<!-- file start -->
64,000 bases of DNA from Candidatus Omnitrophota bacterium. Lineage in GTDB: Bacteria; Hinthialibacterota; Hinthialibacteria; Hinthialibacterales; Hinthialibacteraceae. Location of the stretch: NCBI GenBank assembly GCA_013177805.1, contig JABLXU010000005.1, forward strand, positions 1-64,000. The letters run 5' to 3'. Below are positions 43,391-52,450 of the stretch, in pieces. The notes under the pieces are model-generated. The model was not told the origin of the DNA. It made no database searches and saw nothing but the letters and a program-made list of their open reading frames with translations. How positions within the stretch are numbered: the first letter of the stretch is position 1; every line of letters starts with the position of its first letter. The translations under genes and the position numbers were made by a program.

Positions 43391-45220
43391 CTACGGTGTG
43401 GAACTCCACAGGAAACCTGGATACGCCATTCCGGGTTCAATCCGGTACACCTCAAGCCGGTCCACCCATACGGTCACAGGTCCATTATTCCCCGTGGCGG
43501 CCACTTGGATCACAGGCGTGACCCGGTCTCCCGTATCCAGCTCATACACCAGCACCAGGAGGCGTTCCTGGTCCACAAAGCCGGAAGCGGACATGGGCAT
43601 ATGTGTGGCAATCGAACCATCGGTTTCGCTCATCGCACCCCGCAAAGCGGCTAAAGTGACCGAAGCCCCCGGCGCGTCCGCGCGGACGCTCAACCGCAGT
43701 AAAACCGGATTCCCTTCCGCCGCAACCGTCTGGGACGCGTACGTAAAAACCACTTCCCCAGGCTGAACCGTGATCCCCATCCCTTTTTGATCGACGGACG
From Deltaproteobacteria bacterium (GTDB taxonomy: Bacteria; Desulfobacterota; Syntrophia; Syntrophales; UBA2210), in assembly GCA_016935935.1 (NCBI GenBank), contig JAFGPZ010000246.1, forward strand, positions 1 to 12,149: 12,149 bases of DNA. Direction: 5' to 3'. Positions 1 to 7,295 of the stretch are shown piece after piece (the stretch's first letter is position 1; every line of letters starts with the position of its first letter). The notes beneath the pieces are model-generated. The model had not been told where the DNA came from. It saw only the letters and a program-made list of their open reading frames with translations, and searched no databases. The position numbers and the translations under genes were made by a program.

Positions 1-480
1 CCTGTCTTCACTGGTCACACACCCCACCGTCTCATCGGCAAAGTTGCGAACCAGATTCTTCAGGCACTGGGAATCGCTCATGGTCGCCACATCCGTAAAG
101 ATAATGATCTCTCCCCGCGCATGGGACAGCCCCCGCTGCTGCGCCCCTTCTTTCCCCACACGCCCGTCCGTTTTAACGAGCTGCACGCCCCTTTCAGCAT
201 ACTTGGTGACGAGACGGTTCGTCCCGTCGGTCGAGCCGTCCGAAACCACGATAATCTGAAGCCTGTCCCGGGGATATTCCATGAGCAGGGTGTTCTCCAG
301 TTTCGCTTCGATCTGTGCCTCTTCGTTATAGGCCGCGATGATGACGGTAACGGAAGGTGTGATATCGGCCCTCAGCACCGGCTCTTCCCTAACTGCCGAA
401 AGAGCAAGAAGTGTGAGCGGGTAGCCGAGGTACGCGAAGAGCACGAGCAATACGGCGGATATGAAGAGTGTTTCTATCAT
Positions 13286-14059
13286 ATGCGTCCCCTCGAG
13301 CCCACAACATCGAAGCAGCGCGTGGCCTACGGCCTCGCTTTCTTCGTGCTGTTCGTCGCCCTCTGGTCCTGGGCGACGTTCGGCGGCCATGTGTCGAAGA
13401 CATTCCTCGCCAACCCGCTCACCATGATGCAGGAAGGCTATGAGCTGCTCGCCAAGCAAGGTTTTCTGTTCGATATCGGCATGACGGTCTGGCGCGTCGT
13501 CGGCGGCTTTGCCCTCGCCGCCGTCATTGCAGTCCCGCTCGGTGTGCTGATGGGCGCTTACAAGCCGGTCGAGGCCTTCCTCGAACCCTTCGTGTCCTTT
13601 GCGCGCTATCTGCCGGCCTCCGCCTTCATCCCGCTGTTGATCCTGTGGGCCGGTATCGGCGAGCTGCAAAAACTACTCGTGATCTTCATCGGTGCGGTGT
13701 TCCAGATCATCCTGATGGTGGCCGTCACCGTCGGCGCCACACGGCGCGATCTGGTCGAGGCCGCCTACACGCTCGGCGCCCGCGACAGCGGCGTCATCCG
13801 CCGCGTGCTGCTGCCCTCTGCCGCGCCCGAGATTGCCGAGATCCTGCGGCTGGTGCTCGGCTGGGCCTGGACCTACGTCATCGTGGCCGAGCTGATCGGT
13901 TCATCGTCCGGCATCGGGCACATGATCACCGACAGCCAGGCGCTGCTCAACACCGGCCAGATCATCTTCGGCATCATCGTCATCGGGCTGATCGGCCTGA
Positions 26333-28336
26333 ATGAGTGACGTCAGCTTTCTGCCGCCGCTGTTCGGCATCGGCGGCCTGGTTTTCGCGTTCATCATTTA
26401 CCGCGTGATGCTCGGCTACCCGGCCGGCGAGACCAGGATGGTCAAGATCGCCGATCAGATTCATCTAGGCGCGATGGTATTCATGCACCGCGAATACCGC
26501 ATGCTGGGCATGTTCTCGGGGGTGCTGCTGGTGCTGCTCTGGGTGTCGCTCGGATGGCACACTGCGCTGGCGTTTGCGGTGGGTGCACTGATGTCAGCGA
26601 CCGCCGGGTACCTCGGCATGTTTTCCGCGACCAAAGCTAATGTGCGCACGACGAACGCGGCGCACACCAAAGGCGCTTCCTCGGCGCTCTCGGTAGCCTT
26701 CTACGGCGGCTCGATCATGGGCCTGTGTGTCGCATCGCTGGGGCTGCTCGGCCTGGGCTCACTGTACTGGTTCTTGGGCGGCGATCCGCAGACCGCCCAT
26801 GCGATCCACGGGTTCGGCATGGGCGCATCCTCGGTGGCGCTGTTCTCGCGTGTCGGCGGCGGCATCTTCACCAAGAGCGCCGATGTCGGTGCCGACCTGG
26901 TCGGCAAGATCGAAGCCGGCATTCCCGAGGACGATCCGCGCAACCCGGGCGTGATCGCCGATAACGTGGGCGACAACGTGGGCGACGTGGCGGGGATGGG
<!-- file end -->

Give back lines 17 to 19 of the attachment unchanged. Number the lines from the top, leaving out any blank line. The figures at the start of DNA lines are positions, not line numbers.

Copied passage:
13301 CCCACAACATCGAAGCAGCGCGTGGCCTACGGCCTCGCTTTCTTCGTGCTGTTCGTCGCCCTCTGGTCCTGGGCGACGTTCGGCGGCCATGTGTCGAAGA
13401 CATTCCTCGCCAACCCGCTCACCATGATGCAGGAAGGCTATGAGCTGCTCGCCAAGCAAGGTTTTCTGTTCGATATCGGCATGACGGTCTGGCGCGTCGT
13501 CGGCGGCTTTGCCCTCGCCGCCGTCATTGCAGTCCCGCTCGGTGTGCTGATGGGCGCTTACAAGCCGGTCGAGGCCTTCCTCGAACCCTTCGTGTCCTTT